Scrapping the health bill would save the Government over £1bn in 2013 and give the NHS the stability to make improvements in ‘efficiency and productivity’, according to an health policy expert.
Writing in the British Medical Journal, Professor Kieran Walshe, professor of health policy and management at Manchester Business School, claims that abandoning the Health and Social Care Bill would remove the need for the Government to establish the NHS Commissioning Board and other statutory bodies, saving the Government at least £650m in annual running costs and around £360m in set up costs.
He points out that the streamlining of PCTs into clusters is already delivering ‘most’ of the £1.5bn a year in administrative savings the Government promised under the reforms.
Professor Walshe argues that scrapping the reforms would stop ‘the damaging period of prolonged organisational uncertainty in the NHS’. The stability would allow NHS organisations to ‘focus on what is the real and urgent problem for the NHS’ – the need to sustain performance in economically straitened times.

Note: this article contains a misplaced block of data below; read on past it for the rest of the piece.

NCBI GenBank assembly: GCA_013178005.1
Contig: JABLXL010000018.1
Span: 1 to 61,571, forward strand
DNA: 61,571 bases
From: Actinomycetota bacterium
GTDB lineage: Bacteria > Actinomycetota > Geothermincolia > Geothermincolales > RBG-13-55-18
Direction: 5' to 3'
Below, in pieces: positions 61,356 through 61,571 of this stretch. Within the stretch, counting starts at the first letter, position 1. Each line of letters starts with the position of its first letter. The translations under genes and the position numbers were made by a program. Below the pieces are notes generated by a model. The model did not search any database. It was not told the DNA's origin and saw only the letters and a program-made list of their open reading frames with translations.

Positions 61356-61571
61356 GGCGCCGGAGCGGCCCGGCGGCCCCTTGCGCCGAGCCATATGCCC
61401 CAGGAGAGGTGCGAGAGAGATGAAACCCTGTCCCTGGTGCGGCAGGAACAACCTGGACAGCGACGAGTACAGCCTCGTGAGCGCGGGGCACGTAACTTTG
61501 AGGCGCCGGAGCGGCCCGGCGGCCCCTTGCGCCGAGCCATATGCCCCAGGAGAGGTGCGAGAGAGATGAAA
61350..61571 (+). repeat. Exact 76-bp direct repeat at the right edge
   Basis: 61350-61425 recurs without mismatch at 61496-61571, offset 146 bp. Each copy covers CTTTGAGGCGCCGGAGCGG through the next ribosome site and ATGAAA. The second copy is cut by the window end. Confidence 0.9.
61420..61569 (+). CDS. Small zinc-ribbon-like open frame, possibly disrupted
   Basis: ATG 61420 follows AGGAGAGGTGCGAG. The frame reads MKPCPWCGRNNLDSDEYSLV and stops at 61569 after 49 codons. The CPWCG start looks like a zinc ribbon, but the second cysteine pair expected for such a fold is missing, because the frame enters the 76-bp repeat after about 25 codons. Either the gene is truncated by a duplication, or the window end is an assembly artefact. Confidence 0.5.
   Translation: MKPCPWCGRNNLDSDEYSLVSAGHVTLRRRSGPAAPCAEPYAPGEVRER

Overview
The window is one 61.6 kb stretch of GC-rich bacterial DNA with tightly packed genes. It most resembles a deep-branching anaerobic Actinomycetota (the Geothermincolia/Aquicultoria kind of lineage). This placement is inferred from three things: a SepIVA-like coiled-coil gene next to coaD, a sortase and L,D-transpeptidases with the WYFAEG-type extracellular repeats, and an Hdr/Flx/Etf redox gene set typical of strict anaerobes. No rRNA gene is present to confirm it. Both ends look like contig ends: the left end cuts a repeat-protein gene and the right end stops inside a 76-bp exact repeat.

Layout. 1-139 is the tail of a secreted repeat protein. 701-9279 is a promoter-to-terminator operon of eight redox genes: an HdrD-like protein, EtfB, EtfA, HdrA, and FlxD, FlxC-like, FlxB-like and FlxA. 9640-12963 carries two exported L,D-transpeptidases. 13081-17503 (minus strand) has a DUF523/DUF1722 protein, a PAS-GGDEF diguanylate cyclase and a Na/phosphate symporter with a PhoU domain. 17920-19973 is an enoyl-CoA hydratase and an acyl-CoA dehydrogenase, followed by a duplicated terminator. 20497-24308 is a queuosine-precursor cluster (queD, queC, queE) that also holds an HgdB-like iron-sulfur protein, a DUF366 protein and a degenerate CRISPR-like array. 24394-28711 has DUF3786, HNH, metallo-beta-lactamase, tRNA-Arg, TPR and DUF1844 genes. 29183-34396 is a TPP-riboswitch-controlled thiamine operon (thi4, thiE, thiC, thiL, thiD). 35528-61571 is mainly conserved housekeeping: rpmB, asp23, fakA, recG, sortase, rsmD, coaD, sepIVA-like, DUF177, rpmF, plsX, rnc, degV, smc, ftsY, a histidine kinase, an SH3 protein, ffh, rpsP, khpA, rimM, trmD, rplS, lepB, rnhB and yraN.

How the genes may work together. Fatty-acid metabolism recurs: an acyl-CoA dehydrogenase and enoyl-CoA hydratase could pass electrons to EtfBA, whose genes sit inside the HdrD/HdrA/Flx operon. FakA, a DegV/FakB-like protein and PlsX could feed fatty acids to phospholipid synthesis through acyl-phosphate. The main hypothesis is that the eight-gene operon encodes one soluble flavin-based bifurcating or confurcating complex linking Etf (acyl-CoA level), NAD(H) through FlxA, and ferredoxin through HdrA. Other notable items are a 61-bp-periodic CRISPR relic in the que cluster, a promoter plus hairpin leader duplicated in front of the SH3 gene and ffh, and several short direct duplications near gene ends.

Professor Walshe admits that abandoning the health bill ‘would be politically painful and damaging’ for ministers, but argues that the Government might gain public credit by scrapping the controversial NHS reforms.
‘They might get some credit from the media and the public for listening and learning, but they would also neutralise an issue which has become increasingly politically toxic for them,’ Professor Walshe adds.
‘They could then plan to accomplish much of their intended reform agenda – greater patient choice, more GP involvement in commissioning, increased plurality and competition in healthcare provision – using existing legislative provisions,’ he concludes. ‘And the NHS could get on with delivering healthcare to patients, and the serious business of finding ways to do more with less.’